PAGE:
Some diseases are so invisible, it can seem like the only people who are aware of them are the people who have them. Multiple chemical sensitivity (MCS) also known as environmental illness, is such an invisible disease.
There are countless websites dedicated to MCS. There are whole MCS communities, many of them in tent villages. It's incredible that this substrata of people hasn't raised a blip on the radar. Mind you, these folks aren't hiding in plain sight. Many of the sickest live in deserts or forests, as far away from chemical-laced modern life as they can get. The average citizen has good reason for being unaware but not so the medical community.
In recent years, though, things seem to have been changing. According to the Arizona Center for Advanced Medicine, MCS is "a serious, chronic, and often disabling illness." The Merck Manuals Online Medical Library described MCS as a "disorder that seems to be triggered by exposure to low levels of multiple identifiable or unidentifiable chemical substances commonly present in the environment."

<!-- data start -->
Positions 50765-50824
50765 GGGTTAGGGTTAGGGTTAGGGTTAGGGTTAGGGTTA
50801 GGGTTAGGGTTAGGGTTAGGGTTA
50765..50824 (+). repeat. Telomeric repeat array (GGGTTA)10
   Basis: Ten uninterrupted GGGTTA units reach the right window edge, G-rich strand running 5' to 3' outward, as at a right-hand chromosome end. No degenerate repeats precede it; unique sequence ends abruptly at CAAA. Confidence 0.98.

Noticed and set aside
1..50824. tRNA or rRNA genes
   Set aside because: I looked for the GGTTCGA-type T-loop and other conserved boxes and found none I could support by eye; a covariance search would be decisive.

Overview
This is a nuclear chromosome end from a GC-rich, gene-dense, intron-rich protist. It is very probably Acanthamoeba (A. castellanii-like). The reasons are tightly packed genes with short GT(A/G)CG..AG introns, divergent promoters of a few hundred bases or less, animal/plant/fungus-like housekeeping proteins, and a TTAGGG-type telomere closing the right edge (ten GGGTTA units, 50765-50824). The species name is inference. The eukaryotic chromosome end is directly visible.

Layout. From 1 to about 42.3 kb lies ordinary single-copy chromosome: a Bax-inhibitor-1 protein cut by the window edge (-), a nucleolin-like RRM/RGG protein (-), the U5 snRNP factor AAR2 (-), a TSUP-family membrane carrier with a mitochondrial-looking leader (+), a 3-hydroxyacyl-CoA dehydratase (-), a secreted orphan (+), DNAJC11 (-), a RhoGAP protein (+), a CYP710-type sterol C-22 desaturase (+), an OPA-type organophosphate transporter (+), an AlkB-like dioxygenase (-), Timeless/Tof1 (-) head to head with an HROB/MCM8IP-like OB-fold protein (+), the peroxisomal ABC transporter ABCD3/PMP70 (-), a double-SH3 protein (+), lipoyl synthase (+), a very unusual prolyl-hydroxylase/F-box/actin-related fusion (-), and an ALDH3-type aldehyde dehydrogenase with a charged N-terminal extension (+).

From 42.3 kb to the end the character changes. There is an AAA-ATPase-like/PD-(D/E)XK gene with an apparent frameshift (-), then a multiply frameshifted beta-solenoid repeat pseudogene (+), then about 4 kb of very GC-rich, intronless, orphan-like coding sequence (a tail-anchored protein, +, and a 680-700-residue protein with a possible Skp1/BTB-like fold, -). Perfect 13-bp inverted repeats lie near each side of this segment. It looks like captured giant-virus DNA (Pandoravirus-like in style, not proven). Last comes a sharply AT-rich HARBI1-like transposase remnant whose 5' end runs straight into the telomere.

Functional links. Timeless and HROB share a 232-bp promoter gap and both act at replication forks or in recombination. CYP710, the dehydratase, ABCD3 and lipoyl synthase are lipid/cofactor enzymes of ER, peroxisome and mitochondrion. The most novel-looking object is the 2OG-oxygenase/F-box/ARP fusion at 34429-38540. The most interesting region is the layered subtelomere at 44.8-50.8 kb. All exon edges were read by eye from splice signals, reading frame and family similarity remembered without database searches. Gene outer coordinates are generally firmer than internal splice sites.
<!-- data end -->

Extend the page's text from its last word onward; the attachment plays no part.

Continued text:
Some symptoms are chest pain, dizziness, fatigue, flushing, rapid heart rate, shortness of breath and sweating. Other symptoms are choking, coughing, nausea, numbness, hoarseness, trembling and cognitive difficulties. To diagnose MCS, a doctor performs tests for allergic disorders. The doctor takes note of whether symptoms recur after repeated chemical exposure, or decrease when the chemical is removed.
Medicinenet.com posited that chemicals may affect the limbic system, or that MCS may involve a damaged immune system. The "toxic-induced loss of tolerance" (TILT) theory speculates that some people lose their tolerance for chemicals after excessive exposure.
Multiple chemical sensitivity has been a controversial topic but research and an increase in MCS numbers have led to greater acceptance. We may not know why people are getting sick, but it's hard to dispute that something's going on.
Washington Governor Christine O. Gregoire declared May, 2011 to be Multiple Chemical Sensitivity Awareness Month in Washington State.